Do you have an employee who’s motivation needs some maximising?
In every business/organisation you are going to encounter the employee who is generally underperforming.
You’ve tried everything that you can think of to help this person become motivated or the person used to be highly motivated but are now not. So what can you do about it?
I’ve met a number of managers/business owners who say, cut your losses, sack the person. That’s one answer I suppose but there is an alternative. Explore the reasons for underperformance and use science to help address these. If it doesn’t work then you can always go back to just sacking them!
So what does the science of human behaviour tell us about what the challenge might be and what might work.
Well the answer falls into two brackets:
- The employee who performed well before.
- The employee who has never performed well.
The biggest cause of underperformance for the first group is distraction. They need to be encouraged to focus. Beware the myth of multi-tasking. We simply cant do it. You end up serial tasking and doing everything a little less well than you would if you gave your undivided attention.
The second group generally struggle with one of three things. They don’t have the skill to do what is required of them. The answer to this is straight forward, up skill them or allocate them to another role. The other two challenges are less straight forward. Lack of clarity, they are unsure of what is expected or don’t feel connected to the business’s mission, purpose or vision. The good news is the answer to both of these is the same.
A quick background to what we know about what motivates people, in or out of the workplace.
Self-Determination Theory(SDT) is one of the most comprehensive models of human motivation. It was developed by two psychologists in the USA but is now used across the planet. When people discuss motivation, they often talk about intrinsic or extrinsic motivation.
Intrinsic motivation is doing something simply because you have an internal desire to do it. Extrinsic motivation is the old carrot or stick concept. It is external to the person. There has been an enormous amount of research into which of these two works best in driving human behaviour. The evidence is clear that both create change but intrinsic motivation leads to longer lasting change. SDT is a framework for leveraging that intrinsic motivation.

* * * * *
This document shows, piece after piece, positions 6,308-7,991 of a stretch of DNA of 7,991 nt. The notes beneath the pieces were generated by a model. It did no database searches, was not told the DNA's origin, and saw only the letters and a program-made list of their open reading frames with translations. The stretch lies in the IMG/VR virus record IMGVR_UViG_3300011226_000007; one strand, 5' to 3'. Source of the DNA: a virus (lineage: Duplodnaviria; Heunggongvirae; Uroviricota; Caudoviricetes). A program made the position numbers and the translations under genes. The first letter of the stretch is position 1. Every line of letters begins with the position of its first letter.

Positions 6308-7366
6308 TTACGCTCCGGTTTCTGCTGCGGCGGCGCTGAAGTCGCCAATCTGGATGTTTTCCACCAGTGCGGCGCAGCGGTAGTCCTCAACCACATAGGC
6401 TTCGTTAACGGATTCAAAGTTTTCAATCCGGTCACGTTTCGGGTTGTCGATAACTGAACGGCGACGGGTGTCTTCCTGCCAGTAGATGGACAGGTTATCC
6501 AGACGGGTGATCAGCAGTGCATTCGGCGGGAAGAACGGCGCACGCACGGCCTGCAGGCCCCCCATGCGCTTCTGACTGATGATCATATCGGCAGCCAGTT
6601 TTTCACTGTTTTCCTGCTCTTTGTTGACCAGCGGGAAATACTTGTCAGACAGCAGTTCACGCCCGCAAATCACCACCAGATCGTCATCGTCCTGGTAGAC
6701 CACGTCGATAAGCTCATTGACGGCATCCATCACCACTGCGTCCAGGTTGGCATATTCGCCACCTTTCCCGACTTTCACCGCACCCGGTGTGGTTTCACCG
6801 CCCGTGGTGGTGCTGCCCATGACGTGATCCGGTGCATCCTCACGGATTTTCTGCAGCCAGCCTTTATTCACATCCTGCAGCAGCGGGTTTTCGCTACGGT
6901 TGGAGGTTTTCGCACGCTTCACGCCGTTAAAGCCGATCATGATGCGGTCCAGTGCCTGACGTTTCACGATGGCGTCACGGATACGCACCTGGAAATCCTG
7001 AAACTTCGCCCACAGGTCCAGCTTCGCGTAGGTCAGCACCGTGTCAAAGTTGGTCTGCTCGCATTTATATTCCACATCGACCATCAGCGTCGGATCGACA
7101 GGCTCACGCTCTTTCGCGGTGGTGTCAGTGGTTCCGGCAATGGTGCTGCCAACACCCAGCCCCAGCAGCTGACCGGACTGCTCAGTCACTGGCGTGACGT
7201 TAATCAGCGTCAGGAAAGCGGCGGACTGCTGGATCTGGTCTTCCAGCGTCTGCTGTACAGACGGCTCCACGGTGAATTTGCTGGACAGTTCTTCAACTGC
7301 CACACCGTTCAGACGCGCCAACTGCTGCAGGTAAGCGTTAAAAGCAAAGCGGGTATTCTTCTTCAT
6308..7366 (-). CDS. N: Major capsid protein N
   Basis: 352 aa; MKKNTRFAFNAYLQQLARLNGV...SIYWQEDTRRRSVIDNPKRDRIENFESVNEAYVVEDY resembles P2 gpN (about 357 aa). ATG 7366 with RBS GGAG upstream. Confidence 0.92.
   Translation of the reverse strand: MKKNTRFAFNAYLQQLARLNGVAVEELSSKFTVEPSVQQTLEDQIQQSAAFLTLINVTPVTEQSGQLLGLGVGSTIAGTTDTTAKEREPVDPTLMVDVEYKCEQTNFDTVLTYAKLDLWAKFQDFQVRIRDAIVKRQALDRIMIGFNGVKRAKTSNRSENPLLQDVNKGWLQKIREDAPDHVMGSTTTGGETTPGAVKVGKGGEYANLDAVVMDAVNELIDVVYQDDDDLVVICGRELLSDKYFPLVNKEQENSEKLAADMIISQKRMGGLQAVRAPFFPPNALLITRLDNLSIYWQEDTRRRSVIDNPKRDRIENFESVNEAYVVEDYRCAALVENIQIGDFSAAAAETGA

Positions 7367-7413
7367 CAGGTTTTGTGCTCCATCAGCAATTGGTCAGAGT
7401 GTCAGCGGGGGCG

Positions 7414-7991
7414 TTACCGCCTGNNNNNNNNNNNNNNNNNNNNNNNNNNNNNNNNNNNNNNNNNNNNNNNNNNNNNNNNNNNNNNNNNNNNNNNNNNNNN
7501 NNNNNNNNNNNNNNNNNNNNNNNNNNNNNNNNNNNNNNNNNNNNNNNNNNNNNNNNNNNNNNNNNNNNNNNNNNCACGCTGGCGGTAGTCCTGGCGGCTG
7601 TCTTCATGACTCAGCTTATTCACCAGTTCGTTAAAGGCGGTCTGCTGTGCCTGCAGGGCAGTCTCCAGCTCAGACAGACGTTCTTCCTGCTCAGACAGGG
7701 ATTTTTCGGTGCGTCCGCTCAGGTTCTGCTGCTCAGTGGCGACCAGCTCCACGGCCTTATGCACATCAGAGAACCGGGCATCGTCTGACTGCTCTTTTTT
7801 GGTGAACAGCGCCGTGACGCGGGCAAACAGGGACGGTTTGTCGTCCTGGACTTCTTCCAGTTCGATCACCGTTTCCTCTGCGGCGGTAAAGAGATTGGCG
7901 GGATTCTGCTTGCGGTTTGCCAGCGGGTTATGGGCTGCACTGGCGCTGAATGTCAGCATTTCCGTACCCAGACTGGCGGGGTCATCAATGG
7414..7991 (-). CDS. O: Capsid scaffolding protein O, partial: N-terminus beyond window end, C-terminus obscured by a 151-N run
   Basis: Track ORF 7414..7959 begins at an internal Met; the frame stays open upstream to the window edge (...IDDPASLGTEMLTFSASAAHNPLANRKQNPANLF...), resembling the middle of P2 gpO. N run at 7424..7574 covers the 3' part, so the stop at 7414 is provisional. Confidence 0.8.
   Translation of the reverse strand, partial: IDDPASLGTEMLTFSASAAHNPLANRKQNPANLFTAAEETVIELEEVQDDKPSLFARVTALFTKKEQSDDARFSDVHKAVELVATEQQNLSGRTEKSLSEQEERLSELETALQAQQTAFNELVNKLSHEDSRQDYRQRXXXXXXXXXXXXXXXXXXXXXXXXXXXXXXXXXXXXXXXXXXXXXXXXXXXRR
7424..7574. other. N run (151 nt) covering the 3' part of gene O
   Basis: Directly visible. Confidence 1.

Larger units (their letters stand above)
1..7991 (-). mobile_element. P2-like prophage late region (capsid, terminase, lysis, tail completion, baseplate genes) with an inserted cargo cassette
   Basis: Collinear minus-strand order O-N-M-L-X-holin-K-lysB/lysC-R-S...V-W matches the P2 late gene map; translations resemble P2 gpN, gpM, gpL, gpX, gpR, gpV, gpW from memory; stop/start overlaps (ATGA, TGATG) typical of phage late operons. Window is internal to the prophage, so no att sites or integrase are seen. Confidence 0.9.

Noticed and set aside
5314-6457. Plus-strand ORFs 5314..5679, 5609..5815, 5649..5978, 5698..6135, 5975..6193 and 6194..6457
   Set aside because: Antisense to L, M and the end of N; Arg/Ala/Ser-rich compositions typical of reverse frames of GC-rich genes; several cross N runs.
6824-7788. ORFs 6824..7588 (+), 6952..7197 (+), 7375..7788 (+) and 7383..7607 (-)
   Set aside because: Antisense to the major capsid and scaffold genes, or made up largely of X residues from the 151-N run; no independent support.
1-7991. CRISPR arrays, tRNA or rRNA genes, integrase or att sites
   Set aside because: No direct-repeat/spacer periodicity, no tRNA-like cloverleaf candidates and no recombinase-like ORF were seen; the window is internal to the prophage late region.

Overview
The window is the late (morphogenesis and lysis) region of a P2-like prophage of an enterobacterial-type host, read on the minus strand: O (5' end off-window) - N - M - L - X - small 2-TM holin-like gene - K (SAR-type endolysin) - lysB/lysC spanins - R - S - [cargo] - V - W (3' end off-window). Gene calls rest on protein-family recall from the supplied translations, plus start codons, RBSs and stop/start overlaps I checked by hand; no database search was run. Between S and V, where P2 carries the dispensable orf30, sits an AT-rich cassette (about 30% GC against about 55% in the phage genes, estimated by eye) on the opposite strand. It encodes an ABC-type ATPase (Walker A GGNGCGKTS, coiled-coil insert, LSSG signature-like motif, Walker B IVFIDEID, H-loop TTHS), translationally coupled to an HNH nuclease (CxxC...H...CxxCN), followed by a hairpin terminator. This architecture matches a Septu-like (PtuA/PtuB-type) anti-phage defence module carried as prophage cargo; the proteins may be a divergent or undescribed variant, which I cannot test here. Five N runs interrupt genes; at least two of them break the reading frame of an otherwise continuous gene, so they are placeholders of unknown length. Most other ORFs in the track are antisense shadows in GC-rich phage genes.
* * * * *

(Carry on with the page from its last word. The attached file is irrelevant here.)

SDT describes the three basic psychological needs that humans have:
- Autonomy - the need to feel in control.
- Competence - the need to feel effective.
- Relatedness - humans are hard wired to feel the need to be connected to others.
If you consciously address these three areas you maximise human motivation. But how?
Coach your under performers. As you coach them use this framework:
- Autonomy - Let the employee take ownership of the problem. This is best done using a model such as GROW (Google search GROW coaching model). This will assist them to find and buy into their own solutions.
- Competence - Focus on their strengths. Encourage them to use their strengths to address the areas where they are not strong. For example, you might say use your ability to be persistent to tackle your need to learn x, y or z.
- Relatedness - This will come naturally if you coach people well. Coaching includes skills such as active listening which increases the sense of rapport.
So where to begin. If you currently have an underperforming employee or team member. Have a conversation with them about the area in which they are underperforming. Ask them to rate their work in that area on a scale of 1-10. Let’s say they rate themselves as an 8 out of 10, whereas you think the performance is more like a 2, rather than argue about the score, first ask them to explain why 8, what made them come to that conclusion. Then you extend the scale, what is now needed is a 15 out of 20. This may seem silly but it allows people to save face.
The next step is to use the coaching structure described above to discuss how you can work together to achieve the higher level of performance. Give it a try!
About the contributor:
Alex is a coach, author, public speaker and is recognised as an international figure in leadership development, leadership/business coaching and positive psychology. Furthermore he is a Director and founder of the International Centre for Leadership Coaching. A organisation that specialises in assisting leaders and managers to utilise coaching skills to enhance their leadership abilities. In this role he has trained hundreds of managers/leaders in the practical implementation of coaching and how to embed a coaching culture.